In the first part of this series we talked about the differences between email and text communications. Additionally, we discussed the practicality of converting text-based communications into documents for the purposes of deduplication. Frankly, it can end up giving you quite the ediscovery headache, not to mention a completely unnecessary processing bill to pay!
Returning to our iPhone and iPad scenario we outlined. If a user had deleted a text message from their iPhone but not from their iPad, by collecting from both sources, you would be able to fill in the missing components of a text message conversation, right? However, in doing so you would end up with a lot of different duplicate text messages on your hands. Alas, this is not the only problem this chat-to-document conversion approach presents.
In order for the "convert to document" deduplication scenario to have a remote chance for success, all of the data sources for each custodian must be received and processed simultaneously.
What if you were to convert all of the messages into a chat-based document on the iPhone first, not knowing there was an iPad with some of the same messages? Later on it is discovered that there is not only an iPad but an iCloud backup as well. Now what? By taking all of the newly found data and converting that into chat documents and attempting to deduplicate against the previous data... you begin to see the issue? If any messages were missing from any of those sources, you just created a Frankenstein of text message threading. While many of the individual messages are duplicates, as an entire document they are not a duplicate.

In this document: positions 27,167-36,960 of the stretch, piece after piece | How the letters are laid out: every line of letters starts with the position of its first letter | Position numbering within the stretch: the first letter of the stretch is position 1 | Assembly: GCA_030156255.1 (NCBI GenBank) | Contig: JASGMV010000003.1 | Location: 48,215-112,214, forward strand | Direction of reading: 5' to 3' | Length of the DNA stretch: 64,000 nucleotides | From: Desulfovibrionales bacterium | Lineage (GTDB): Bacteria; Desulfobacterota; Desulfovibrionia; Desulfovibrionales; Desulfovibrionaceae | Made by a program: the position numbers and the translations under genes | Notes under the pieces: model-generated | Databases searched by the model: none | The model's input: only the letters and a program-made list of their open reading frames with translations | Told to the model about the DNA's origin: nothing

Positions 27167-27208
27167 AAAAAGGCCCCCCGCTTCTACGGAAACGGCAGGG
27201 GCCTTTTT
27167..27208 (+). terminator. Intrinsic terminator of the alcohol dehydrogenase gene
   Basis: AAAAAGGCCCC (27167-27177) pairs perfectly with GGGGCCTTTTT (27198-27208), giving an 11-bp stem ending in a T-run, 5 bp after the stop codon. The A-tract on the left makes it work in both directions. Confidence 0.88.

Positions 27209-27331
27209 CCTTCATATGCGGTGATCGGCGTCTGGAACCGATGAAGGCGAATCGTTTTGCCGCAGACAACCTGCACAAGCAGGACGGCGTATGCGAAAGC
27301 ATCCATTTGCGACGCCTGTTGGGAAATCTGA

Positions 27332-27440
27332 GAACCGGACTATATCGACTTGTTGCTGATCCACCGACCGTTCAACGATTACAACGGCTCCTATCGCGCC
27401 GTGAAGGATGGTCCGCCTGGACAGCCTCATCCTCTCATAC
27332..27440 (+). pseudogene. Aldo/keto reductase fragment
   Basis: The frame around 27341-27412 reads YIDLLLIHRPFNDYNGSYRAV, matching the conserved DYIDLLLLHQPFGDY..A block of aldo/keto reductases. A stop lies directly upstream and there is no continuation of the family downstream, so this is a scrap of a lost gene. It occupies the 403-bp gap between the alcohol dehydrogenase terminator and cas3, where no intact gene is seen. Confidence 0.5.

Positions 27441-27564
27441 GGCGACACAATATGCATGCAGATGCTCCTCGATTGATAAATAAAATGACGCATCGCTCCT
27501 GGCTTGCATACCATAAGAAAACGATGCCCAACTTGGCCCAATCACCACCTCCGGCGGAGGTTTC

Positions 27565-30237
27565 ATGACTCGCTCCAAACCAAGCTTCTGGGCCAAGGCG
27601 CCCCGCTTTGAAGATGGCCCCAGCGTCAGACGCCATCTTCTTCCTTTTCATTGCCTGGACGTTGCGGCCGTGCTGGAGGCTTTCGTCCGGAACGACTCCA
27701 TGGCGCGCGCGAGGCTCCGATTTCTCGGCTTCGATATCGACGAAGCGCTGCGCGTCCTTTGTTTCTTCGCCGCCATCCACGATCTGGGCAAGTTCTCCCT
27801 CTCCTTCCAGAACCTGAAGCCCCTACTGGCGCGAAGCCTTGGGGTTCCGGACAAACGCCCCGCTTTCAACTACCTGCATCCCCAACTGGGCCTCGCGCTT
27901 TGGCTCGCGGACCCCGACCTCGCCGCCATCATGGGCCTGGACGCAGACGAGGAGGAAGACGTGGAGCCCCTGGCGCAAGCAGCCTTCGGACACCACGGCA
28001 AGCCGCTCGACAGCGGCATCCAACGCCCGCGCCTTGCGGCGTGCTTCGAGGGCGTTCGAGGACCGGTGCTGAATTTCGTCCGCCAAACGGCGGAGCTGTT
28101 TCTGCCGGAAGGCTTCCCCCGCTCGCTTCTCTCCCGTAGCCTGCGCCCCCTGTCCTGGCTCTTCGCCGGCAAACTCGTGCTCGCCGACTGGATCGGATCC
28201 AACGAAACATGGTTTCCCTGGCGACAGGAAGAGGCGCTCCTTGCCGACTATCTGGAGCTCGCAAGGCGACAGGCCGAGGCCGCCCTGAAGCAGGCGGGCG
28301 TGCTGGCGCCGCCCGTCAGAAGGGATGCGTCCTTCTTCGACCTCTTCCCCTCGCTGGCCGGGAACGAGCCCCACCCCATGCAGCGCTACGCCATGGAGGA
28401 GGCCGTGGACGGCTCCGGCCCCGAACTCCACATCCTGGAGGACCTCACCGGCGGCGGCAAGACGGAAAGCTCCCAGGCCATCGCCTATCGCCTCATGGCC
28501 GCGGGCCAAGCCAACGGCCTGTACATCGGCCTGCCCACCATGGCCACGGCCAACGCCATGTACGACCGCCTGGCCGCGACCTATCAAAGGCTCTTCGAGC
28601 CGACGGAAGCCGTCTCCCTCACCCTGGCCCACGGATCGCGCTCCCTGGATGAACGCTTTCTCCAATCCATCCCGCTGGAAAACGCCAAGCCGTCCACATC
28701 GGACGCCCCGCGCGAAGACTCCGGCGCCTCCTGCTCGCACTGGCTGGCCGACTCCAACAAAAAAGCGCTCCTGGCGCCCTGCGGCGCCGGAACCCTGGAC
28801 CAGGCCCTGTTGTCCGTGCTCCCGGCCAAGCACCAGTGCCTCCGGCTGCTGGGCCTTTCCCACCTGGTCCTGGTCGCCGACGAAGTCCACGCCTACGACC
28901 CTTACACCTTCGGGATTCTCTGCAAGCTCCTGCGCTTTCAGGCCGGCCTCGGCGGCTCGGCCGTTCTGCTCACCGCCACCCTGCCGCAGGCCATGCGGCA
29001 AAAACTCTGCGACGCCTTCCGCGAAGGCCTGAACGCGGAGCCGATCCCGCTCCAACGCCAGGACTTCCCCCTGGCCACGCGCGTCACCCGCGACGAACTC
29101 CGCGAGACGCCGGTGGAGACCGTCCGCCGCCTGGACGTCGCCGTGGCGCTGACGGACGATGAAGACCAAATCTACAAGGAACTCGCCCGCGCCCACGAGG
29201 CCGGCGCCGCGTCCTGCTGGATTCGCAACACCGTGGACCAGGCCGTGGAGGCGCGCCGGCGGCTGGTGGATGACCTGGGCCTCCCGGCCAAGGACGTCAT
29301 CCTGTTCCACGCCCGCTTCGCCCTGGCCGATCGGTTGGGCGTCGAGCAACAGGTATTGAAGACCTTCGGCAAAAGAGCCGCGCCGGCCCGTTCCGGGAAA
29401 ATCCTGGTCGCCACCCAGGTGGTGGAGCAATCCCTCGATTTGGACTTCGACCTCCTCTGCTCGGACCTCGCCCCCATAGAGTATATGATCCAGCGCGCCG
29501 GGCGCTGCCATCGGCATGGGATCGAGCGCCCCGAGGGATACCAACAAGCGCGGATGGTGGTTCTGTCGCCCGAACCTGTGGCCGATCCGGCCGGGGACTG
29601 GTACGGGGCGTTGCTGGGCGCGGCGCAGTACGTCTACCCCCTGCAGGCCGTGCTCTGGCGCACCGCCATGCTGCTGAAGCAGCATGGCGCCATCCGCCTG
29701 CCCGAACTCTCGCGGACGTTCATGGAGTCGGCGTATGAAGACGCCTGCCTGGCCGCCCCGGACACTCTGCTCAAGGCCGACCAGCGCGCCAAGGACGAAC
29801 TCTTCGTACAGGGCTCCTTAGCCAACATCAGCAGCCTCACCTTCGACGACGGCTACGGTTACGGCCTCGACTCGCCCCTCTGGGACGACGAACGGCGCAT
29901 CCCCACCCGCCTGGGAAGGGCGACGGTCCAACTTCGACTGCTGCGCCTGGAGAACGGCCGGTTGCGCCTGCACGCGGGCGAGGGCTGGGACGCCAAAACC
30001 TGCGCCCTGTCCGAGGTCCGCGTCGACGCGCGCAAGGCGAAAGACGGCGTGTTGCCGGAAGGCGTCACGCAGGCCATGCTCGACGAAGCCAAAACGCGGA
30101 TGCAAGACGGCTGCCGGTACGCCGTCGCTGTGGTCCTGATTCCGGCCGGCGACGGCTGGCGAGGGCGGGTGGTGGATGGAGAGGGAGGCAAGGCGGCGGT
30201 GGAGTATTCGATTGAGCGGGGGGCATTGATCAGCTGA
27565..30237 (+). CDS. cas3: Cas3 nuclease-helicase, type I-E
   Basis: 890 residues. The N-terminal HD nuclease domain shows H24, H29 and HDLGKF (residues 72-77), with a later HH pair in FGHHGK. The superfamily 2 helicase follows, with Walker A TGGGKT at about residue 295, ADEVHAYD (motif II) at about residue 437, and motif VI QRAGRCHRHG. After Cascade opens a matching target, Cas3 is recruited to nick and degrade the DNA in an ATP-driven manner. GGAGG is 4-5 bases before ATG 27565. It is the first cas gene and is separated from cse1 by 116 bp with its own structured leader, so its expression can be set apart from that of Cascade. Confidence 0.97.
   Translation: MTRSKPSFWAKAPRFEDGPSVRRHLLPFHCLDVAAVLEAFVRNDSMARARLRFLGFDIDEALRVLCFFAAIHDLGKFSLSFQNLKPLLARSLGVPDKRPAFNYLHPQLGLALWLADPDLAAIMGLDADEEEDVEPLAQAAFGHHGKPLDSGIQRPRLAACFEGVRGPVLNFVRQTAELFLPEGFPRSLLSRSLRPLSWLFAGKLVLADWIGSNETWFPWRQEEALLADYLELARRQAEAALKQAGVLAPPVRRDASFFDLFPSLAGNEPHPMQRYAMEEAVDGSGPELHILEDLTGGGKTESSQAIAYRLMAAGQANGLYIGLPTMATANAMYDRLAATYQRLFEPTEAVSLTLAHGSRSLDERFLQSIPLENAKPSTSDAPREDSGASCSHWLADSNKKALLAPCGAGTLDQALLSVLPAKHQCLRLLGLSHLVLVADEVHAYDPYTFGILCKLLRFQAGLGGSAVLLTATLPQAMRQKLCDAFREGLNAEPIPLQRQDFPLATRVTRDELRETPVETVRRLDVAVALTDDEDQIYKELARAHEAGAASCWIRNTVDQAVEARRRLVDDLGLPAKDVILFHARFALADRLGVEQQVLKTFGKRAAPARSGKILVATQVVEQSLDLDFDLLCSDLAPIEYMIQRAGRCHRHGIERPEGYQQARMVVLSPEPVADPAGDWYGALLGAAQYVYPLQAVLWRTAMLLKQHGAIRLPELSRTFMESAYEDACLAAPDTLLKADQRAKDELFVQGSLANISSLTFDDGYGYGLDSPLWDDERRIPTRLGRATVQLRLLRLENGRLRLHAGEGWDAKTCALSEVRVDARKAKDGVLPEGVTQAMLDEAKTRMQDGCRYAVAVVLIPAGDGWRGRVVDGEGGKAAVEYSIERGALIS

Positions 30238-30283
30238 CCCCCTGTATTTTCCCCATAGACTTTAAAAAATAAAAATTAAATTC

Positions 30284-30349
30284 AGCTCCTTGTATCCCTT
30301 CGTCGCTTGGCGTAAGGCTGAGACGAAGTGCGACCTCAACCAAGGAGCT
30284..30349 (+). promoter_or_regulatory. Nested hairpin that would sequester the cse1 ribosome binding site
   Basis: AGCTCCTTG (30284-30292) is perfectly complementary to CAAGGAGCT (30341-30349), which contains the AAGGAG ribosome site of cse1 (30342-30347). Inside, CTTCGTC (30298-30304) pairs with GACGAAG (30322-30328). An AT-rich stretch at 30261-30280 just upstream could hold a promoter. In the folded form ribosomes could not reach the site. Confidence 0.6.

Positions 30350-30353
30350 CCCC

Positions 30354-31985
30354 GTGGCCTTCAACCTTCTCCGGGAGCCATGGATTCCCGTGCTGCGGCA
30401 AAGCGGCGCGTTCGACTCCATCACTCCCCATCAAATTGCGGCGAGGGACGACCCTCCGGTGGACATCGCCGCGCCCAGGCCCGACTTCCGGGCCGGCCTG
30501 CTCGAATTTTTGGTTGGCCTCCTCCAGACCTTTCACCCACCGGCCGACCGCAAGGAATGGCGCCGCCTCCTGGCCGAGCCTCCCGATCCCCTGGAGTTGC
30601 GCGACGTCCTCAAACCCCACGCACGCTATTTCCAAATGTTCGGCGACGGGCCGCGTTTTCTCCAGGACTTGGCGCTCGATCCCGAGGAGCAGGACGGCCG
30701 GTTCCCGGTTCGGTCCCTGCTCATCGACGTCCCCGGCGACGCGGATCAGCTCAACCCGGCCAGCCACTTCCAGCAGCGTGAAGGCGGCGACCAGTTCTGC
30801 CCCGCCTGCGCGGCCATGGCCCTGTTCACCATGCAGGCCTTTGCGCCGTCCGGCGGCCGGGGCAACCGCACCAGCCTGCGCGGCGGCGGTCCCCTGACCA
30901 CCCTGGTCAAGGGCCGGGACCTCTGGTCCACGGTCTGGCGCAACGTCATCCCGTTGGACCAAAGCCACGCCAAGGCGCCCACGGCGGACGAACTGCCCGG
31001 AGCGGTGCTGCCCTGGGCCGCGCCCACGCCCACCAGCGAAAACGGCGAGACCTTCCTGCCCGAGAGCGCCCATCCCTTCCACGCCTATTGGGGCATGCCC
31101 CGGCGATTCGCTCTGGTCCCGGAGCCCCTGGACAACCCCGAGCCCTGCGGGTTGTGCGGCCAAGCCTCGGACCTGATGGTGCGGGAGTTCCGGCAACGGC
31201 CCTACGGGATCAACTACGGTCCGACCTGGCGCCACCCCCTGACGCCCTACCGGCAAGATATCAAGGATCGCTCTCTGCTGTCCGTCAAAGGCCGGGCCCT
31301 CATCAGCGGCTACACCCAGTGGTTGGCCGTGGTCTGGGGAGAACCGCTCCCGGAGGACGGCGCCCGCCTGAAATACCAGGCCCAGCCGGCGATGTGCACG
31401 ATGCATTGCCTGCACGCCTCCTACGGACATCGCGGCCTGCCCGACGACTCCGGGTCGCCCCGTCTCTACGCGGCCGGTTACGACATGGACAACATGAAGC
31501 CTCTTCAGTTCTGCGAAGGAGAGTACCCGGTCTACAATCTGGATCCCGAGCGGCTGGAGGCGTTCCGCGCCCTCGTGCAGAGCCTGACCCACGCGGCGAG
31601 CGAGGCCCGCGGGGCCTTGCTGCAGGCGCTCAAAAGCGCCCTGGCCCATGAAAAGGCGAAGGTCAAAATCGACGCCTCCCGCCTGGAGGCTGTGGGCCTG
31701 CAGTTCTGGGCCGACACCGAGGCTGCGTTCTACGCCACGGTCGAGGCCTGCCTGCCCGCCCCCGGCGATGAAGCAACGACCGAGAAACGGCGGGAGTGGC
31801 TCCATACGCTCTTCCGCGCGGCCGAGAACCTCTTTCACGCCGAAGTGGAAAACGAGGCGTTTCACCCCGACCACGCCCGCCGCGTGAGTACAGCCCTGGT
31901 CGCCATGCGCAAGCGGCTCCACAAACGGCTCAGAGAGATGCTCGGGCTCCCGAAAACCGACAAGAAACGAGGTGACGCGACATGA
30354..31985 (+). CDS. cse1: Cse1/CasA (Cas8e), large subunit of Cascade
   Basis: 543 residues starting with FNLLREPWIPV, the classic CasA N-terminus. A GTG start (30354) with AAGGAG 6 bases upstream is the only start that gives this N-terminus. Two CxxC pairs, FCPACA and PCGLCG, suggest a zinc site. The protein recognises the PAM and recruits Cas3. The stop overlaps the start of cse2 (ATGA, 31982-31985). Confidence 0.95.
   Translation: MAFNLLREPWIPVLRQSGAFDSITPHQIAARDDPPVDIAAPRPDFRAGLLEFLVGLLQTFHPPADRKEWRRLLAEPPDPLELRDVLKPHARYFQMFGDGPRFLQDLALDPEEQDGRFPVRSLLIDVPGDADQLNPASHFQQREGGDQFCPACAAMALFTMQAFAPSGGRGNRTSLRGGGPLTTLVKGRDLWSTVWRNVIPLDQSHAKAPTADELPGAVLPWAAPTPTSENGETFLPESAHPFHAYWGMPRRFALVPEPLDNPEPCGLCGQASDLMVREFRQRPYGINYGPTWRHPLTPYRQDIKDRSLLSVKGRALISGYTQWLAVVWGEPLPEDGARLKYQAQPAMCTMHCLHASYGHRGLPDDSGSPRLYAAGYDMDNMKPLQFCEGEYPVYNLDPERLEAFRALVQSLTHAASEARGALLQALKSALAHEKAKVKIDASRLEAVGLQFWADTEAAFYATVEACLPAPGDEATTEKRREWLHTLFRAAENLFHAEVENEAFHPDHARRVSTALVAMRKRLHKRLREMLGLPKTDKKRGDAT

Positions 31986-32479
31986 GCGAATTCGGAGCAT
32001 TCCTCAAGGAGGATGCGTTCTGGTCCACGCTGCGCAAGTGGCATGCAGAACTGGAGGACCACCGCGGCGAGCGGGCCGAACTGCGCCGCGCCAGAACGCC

For a multiple device scenario, in order for the "convert to document" deduplication scenario to have even a remote chance for success, all of the data sources for each custodian must be received and processed simultaneously.
This is the driver behind the text message deduplication dilemma. By converting items into a document first, if messages are missing from one source or another (or worse yet, there are multiple duplicates), the additional “documents” you just created would not deduplicate against each other. If this wasn’t your starting goal, you’ve just increased your review team’s workload unnecessarily.
To further exacerbate this problem, some devices could have settings that remove images and video after a set period of time, or only keep messages for a short period. Data storage has always been a cost driver to phones, and those with older phones were consistently running out of space. To solve this problem, smartphone operating systems presented their users with the option to delete various messages after a given time span or remove media selectively using various device settings.
Given these settings can vary from device to device, each phone may or may not have various multimedia attachments. This creates further frustration when attempting to deduplicate text messages across devices, especially MMS and various app-based multimedia messages.
In addition to the above, let’s examine a matter where you have 3 - 4 custodians all with multiple devices, all with varied settings. To further complicate the process, these users also interacted with each other was well as others outside of their own circle of communication. In this scenario the number of text messages can spread faster than COVID-19 at a beach party in Florida during spring break.
In our next article in our series on the text message deduplication dilemma, we will explore how a unique approach to text message discovery may be the answer. Hint, it has to do with ESI Analyst, but we will let you decide as to the best fit for your matter (and your wallet).
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